• Net asset value (NAV) is an important metric when looking at funds.
  • Advantages of investing in a mutual fund include professional management, diversification, and low investment for entry.
  • Disadvantages of investing in a mutual fund include additional costs, risk, and taxes.

What is an Investment Company?

A mutual fund is a type of investment company.  This begs the question “What is an investment company?”  Put simply an investment company is any company that issues securities and is in the business of investing in securities. How it basically works is that an individual investor buys shares of the investment company or more accurately shares of a fund the investment company controls. With the money procured from individual investors the investment company purchases securities as dictated by the goal of the fund and pays out the returns to the investors.

An investment company is usually one of four primary types. There are open-end funds (mutual funds). close-end funds (CEFs), and Unit Investment Trusts (UITs). The fourth and fastest growing type of investment company called an Exchange Traded Fund (ETF) will be discussed next lesson once we have a clearer picture of how these different types of funds function.  It should also be noted that “investment company” and “fund” tend to be interchangeable terms.

 

L11.1 Graph of Investment Companies
Types of Investment Companies

 

Net Asset Value

Before we dive into the differences there is a key metric that is very relevant to both closed and open end funds is known as net asset value (or NAV). The most comparable but not perfect comparison is to think of the NAV of a fund as the stock price of a stock. The net asset value is calculated by the following

Net asset value (NAV) = (Total Assets in Fund – Total Liabilities)/ Total Fund Shares Outstanding

Let’s assume that in the CD Super Awesome Fund had $100 billion in assets, $20 billion in liabilities and 10 billion in shares outstanding. The NAV would be calculated as follows:

NAV = ($100 – $20)/ 10 = $80/10 = $8/share

Why does this number matter? It plays a significant role in the share value of open-end funds (mutual funds) which we discuss later.

 

What is a Mutual Fund (Open-End Fund)?

An open-end fund is an investment company which issues new shares to anyone willing to buy and will redeem (buy back) any shares from those wishing to sell back. The money received from investors is then used by the managers of the mutual fund to buy securities for the mutual fund.  It helps to think of a mutual fund as just another public company that sells and can buy back stock from investors.

What price is charged to investors or does the mutual fund have to pay to redeem shares? Remember the Net Asset Value (NAV)? The Net Asset Value represents the share price of the mutual fund.  So let’s return to the CD Super Awesome fund.  If I were an investor wanting to buy 100 shares of the fund I would pay $800 at the share price established above.  Likewise if I wanted to sell 100 shares back to the fund I would receive $800 for my shares.

100 shares of CD * $8/share = $800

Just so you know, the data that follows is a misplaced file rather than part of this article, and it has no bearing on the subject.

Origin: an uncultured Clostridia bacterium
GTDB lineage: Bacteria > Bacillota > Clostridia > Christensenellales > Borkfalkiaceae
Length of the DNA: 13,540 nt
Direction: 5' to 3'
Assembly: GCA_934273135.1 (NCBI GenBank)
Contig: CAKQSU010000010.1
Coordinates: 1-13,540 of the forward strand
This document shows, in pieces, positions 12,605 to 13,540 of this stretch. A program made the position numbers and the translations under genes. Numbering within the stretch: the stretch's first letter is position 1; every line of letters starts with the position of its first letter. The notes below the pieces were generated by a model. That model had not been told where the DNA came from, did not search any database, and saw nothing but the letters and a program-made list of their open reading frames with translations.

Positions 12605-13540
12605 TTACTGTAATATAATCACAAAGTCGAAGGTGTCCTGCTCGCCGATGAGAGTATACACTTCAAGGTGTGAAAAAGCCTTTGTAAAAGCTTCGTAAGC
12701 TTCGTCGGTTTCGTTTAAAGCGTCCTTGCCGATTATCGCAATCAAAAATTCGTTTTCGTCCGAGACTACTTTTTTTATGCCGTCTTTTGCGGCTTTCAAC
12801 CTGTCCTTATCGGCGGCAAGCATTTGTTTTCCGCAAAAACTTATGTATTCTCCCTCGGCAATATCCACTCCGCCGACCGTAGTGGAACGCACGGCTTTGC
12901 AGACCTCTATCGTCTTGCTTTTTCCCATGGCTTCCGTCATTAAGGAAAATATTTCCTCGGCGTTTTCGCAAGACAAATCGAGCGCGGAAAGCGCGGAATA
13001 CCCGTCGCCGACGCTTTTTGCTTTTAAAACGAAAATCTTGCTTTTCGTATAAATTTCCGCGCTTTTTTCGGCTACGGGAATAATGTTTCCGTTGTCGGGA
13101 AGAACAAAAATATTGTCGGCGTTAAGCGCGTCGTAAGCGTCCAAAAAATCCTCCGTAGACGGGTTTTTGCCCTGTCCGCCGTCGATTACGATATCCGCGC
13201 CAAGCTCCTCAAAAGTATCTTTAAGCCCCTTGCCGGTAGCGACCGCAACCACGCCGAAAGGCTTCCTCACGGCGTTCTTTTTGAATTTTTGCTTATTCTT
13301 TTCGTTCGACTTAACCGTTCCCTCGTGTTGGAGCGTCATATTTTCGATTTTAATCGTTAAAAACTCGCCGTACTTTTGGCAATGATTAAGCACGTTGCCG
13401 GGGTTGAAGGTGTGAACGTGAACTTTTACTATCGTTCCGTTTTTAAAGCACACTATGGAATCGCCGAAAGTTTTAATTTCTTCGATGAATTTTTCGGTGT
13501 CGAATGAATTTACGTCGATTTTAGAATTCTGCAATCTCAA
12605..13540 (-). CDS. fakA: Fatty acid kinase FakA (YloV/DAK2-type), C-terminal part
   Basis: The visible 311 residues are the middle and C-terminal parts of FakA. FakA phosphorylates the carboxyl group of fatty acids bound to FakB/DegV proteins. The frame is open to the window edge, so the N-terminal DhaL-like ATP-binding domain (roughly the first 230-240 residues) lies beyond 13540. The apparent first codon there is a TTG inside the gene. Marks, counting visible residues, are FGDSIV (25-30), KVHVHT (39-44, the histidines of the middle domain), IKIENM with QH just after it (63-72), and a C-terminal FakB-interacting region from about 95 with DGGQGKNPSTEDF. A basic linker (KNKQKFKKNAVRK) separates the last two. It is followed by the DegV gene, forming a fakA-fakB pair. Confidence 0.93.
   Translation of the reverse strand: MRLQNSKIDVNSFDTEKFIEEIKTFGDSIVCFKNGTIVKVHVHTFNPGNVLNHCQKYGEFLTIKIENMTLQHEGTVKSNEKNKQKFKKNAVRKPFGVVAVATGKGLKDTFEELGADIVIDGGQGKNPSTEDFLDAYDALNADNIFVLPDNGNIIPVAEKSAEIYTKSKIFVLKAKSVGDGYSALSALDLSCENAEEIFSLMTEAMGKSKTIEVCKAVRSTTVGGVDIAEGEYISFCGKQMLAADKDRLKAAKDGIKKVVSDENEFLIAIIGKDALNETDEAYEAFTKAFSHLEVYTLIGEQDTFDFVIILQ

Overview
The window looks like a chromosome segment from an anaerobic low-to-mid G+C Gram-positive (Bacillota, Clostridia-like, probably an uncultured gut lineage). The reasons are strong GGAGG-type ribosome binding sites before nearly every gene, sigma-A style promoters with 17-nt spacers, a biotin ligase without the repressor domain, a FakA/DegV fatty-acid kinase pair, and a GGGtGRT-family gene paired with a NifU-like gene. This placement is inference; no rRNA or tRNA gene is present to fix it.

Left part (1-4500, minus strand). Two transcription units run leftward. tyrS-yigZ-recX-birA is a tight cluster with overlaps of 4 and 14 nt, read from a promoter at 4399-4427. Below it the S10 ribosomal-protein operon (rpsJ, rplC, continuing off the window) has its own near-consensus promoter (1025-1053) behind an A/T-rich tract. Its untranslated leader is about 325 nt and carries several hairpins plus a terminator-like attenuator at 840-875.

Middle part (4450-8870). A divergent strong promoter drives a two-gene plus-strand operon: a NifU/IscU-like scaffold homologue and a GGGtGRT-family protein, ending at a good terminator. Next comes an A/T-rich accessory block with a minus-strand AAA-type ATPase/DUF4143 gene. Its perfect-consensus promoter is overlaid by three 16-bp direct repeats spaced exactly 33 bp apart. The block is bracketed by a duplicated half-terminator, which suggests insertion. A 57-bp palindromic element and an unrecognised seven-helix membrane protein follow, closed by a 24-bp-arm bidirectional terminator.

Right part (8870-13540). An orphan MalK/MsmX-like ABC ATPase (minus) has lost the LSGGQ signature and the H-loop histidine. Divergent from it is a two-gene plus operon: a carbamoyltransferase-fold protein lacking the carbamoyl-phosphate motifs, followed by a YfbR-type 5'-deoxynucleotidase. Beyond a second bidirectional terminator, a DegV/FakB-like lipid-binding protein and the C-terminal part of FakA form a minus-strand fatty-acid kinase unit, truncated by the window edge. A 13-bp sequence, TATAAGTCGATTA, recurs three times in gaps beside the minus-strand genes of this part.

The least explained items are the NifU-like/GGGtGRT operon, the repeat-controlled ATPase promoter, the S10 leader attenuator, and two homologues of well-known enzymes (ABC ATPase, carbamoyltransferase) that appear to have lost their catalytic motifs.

A very notable difference between the common stock we discussed earlier and a mutual fund share is that while a share of common stock is priced constantly throughout the day a mutual fund’s NAV is calculated once at the end of the trading day. So you want to sell or buy a share at 10:00 A.M.? Too bad. You have to wait till after trade closes and the new NAV (share price) has been established.  Thus based on whether the mutual fund’s assets have increased or decreased in value will determine whether the NAV has increased or decreased.

 

What is a Close-End Fund (CEF)?

A closed-end fund is an investment company that issues a fixed number of fund shares in an initial public offering and uses these funds to invest in securities according to the purpose of the fund.  These fund shares are then traded on exchanges similar to common stock.

What is the main difference between close-end and open-end funds (mutual funds)? The biggest difference is the process in which the shares of the close-end fund are traded.  If you remember in a mutual fund the fund stood ready to buy or sell as many shares as needed. In a close-end fund the number of shares is fixed.

What effect does this fixed number of shares have on the price of the shares of the fund? These shares are now sold and bought by investors during the day on major security exchanges at values independent of the fund’s NAV. The NAV is now driven by market forces of supply and demand. This means at any time a share of a close-end fund can trade at a discount (less than) or a premium (greater than) the fund’s NAV.  Close-end fund have become less popular with the emergence of Exchange-Traded Funds but still exist.

 

Advantages of Investing in a Mutual Fund

  • Management by Professionals: The decisions of what investments in a mutual fund is not made by you. Instead a professional money manager is charged with investing in certain securities according to the goal and type of the mutual fund. This way while you can focus on doing your job the money manager is meanwhile researching opportunities to make your money work for you.
  • Diversification: If you remember our risk vs. return lessons, one of the main strategies to reduce risk is to diversify (hold securities whose performances are independent of each other). By having over a billion dollars worth of assets a mutual fund can hold hundreds to thousands of